Byron L. Cryer

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BACKGROUND Gastrointestinal complications are an important problem of antithrombotic therapy. Proton-pump inhibitors (PPIs) are believed to decrease the risk of such complications, though no randomized trial has proved this in patients receiving dual antiplatelet therapy. Recently, concerns have been raised about the potential for PPIs to blunt the efficacy(More)
PURPOSE Both isoforms of cyclo-oxygenase, COX-1 and COX-2, are inhibited to varying degrees by all of the available nonsteroidal anti-inflammatory drugs (NSAIDs). Because inhibition of COX-1 by NSAIDs is linked to gastrointestinal ulcer formation, those drugs that selectively inhibit COX-2 may have less gastrointestinal toxicity. We measured the extent to(More)
BACKGROUND Upper gastrointestinal safety of cyclo-oxygenase (COX)-2 selective inhibitors versus traditional non-steroidal anti-inflammatory drugs (NSAIDs) has not been assessed in trials that simulate standard clinical practice. Our aim was to assess the effects of these drugs on gastrointestinal outcomes in a population that includes patients taking(More)
BACKGROUND & AIMS The safety of low-dose daily aspirin therapy in the gastrointestinal tract is uncertain. Our objectives were to evaluate the long-term effects of very low daily aspirin doses in the gastrointestinal tract and effects on platelet-derived serum thromboxane levels in volunteers. METHODS Subjects were randomized to receive 10 mg (n = 8), 81(More)
Aim The aim of this study was to seek an association between the control of type 2 diabetes mellitus (T2DM), as determined by hemoglobin A1c (HbA1c) levels, and the outcome of colorectal cancer (CRC). Methods We performed a retrospective review of patients with T2DM who had CRC diagnosed between 1997 and 2001. We defined well-controlled T2DM as HbA1c < 7.5%(More)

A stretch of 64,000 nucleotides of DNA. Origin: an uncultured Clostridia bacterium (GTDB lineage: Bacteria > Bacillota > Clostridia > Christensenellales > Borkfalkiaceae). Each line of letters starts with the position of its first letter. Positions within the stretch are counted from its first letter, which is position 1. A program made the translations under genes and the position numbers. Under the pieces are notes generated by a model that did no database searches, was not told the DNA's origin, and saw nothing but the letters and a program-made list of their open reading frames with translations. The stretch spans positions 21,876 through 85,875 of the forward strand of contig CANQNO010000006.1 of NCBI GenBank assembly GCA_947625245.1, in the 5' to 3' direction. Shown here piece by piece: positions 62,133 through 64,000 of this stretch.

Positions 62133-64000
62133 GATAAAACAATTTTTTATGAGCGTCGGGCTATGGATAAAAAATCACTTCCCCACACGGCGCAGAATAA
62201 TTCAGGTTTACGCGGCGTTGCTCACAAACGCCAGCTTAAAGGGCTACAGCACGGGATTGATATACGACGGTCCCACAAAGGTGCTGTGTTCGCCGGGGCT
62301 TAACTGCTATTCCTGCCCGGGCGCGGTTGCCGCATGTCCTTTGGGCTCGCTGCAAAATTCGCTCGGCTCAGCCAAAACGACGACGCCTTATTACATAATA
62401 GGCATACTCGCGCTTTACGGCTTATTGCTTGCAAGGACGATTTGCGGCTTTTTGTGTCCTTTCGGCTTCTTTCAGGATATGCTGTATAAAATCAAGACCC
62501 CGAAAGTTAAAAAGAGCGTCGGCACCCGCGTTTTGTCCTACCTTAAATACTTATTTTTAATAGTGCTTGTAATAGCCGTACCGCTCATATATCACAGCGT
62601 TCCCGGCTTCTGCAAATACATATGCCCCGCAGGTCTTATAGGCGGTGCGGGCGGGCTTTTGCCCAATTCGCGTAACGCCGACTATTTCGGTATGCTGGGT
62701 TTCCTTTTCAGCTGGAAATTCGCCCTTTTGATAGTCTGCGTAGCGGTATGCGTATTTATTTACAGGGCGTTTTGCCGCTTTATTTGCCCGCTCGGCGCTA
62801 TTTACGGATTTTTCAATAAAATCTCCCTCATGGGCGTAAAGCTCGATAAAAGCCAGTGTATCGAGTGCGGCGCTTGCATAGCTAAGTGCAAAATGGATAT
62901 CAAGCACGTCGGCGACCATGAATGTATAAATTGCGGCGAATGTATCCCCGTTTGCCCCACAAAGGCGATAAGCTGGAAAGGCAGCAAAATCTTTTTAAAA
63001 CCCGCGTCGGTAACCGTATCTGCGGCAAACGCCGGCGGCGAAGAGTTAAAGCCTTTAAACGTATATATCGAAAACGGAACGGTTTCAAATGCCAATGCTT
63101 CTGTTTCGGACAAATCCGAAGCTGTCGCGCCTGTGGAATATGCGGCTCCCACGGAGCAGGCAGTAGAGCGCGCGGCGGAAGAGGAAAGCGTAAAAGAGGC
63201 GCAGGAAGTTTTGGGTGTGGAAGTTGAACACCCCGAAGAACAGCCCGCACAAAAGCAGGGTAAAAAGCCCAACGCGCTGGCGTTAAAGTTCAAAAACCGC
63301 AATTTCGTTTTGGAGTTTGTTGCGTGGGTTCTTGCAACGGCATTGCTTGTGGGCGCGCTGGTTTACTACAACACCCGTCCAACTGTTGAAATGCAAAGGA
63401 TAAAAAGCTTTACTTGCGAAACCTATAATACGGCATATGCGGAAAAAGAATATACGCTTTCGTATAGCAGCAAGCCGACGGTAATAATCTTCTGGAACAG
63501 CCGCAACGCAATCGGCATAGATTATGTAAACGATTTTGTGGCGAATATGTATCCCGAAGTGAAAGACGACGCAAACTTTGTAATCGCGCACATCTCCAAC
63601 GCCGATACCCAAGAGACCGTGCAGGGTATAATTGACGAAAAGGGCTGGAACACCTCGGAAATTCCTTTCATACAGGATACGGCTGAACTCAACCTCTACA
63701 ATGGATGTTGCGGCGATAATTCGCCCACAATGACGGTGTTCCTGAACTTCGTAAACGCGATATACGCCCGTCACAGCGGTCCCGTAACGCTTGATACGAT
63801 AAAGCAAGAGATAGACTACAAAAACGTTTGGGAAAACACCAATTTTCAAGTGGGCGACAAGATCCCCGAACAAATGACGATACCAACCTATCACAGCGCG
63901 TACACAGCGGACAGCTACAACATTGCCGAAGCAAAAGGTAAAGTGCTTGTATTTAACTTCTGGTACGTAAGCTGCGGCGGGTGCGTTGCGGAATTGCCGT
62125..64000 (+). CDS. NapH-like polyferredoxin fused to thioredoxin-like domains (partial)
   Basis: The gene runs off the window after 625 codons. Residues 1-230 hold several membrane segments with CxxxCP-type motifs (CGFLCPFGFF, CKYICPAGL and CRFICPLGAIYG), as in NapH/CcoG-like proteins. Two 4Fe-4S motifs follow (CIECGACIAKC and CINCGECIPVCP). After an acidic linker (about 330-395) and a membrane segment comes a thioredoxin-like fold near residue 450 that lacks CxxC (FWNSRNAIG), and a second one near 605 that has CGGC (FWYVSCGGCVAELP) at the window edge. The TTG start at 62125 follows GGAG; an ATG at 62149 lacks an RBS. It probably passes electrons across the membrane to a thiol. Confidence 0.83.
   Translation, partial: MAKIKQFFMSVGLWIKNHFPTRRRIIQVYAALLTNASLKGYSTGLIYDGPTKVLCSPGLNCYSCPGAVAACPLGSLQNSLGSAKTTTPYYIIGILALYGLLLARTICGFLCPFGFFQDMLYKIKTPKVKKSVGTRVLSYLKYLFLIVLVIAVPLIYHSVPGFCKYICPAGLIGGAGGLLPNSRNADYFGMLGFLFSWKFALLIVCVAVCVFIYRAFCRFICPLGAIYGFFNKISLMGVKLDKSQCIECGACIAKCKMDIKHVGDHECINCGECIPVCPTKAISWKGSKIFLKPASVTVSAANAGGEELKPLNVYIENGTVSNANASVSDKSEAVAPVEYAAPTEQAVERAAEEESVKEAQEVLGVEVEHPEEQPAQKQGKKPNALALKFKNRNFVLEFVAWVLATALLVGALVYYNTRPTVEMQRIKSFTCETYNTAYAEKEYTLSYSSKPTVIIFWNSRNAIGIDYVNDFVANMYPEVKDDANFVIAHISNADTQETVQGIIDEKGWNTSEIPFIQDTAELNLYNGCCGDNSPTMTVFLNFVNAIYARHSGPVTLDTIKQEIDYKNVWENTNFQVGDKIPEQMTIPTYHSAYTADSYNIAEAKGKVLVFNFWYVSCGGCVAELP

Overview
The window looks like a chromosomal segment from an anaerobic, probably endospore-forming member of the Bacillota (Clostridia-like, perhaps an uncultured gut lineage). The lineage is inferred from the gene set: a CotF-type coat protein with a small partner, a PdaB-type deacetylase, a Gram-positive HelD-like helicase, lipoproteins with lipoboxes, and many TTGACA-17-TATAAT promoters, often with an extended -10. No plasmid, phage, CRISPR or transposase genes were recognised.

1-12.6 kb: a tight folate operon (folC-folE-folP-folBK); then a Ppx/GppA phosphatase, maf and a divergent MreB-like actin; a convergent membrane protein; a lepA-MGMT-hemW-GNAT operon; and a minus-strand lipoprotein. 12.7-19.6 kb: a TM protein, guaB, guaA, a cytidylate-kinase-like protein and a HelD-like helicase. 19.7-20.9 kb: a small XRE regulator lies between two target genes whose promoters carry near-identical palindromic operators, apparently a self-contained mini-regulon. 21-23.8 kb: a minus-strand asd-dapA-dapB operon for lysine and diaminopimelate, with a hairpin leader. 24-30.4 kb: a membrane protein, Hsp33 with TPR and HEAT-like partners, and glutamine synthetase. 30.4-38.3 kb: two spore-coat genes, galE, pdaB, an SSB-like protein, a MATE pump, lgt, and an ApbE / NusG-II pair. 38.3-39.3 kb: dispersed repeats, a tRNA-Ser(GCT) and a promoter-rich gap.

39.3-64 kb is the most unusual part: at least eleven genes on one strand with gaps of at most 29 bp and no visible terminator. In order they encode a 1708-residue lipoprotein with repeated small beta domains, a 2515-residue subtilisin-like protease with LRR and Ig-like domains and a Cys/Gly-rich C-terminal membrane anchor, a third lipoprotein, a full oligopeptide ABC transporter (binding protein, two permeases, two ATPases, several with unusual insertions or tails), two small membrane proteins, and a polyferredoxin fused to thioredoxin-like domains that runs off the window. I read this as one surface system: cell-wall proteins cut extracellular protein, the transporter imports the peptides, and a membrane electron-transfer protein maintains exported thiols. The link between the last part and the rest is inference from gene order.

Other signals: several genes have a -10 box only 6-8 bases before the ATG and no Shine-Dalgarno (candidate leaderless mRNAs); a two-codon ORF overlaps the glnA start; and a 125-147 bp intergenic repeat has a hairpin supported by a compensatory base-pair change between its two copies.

BACKGROUND Nonsteroidal anti-inflammatory drugs (NSAID)-related GI effects vary based on patient characteristics. AIMS To assess risk factors for NSAID-associated upper GI clinical events and dyspepsia. METHODS Patients ≥50 years with osteoarthritis or rheumatoid arthritis were randomized to etoricoxib or diclofenac in a prespecified intent-to-treat(More)
OBJECTIVE To assess the frequency and indications for over-the-counter (OTC) nonsteroidal antiinflammatory drug (NSAID) use and to what degree the public is aware of their side effects. METHODS Two surveys totaling 9062 respondents were performed of the American public. The Roper survey, conducted in 1997, and the National Consumers League (NCL) survey,(More)
Cyclooxygenase (COX) exists in two isoforms, COX-1 and COX-2, COX-1 is present and is constitutively expressed in most cells and tissues, whereas COX-2 is felt to principally mediate inflammation. However, this distinction appears to be challenged by recent observations. This review addresses the roles of COX-1 and COX-2 isoforms in physiologic and(More)
BACKGROUND & AIMS Recent studies suggesting that gastric secretion does not decrease with aging included few elderly individuals and measured only acid secretion. The aims of this study were to measure gastric acid and pepsin output in 206 health Americans (age range, 18-98 years) and to compare secretion rates with gastric histology. METHODS Immediately(More)
BACKGROUND & AIMS Nonsteroidal anti-inflammatory drugs (NSAIDs) cause lower gastrointestinal (GI) clinical events such as bleeding. Cyclo-oxygenase (COX)-2 selective inhibitors decrease upper GI events, but no prospective trial has prespecified assessment of lower GI clinical events. METHODS Patients >or=50 years old with osteoarthritis or rheumatoid(More)